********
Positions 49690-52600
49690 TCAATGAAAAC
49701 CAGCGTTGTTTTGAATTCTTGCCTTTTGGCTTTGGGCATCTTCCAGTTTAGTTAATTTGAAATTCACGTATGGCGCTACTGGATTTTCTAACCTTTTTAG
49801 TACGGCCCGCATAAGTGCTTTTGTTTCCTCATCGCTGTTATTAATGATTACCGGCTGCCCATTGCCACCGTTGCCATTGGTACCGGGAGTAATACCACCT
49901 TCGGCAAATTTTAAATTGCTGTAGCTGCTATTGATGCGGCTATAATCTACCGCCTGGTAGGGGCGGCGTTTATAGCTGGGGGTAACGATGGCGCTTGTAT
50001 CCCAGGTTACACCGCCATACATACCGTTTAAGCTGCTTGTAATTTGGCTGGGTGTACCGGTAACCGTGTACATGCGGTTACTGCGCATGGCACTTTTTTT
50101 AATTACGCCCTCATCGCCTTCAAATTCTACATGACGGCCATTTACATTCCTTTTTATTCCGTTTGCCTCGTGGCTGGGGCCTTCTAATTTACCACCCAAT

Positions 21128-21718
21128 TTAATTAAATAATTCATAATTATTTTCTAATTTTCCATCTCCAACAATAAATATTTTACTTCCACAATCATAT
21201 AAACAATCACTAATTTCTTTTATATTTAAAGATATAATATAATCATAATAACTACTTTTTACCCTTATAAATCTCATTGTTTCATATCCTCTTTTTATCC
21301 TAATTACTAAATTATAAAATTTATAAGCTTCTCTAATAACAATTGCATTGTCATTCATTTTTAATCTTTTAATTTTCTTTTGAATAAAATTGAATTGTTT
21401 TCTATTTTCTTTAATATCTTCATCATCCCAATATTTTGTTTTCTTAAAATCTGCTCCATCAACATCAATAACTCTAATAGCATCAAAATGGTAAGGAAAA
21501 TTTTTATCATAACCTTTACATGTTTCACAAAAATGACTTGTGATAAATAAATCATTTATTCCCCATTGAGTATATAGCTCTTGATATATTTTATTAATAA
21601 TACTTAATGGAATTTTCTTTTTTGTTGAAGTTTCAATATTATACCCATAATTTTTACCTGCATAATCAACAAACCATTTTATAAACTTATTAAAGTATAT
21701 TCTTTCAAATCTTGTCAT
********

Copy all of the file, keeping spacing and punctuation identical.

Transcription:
Positions 49690-52600
49690 TCAATGAAAAC
49701 CAGCGTTGTTTTGAATTCTTGCCTTTTGGCTTTGGGCATCTTCCAGTTTAGTTAATTTGAAATTCACGTATGGCGCTACTGGATTTTCTAACCTTTTTAG
49801 TACGGCCCGCATAAGTGCTTTTGTTTCCTCATCGCTGTTATTAATGATTACCGGCTGCCCATTGCCACCGTTGCCATTGGTACCGGGAGTAATACCACCT
49901 TCGGCAAATTTTAAATTGCTGTAGCTGCTATTGATGCGGCTATAATCTACCGCCTGGTAGGGGCGGCGTTTATAGCTGGGGGTAACGATGGCGCTTGTAT
50001 CCCAGGTTACACCGCCATACATACCGTTTAAGCTGCTTGTAATTTGGCTGGGTGTACCGGTAACCGTGTACATGCGGTTACTGCGCATGGCACTTTTTTT
50101 AATTACGCCCTCATCGCCTTCAAATTCTACATGACGGCCATTTACATTCCTTTTTATTCCGTTTGCCTCGTGGCTGGGGCCTTCTAATTTACCACCCAAT

Positions 21128-21718
21128 TTAATTAAATAATTCATAATTATTTTCTAATTTTCCATCTCCAACAATAAATATTTTACTTCCACAATCATAT
21201 AAACAATCACTAATTTCTTTTATATTTAAAGATATAATATAATCATAATAACTACTTTTTACCCTTATAAATCTCATTGTTTCATATCCTCTTTTTATCC
21301 TAATTACTAAATTATAAAATTTATAAGCTTCTCTAATAACAATTGCATTGTCATTCATTTTTAATCTTTTAATTTTCTTTTGAATAAAATTGAATTGTTT
21401 TCTATTTTCTTTAATATCTTCATCATCCCAATATTTTGTTTTCTTAAAATCTGCTCCATCAACATCAATAACTCTAATAGCATCAAAATGGTAAGGAAAA
21501 TTTTTATCATAACCTTTACATGTTTCACAAAAATGACTTGTGATAAATAAATCATTTATTCCCCATTGAGTATATAGCTCTTGATATATTTTATTAATAA
21601 TACTTAATGGAATTTTCTTTTTTGTTGAAGTTTCAATATTATACCCATAATTTTTACCTGCATAATCAACAAACCATTTTATAAACTTATTAAAGTATAT
21701 TCTTTCAAATCTTGTCAT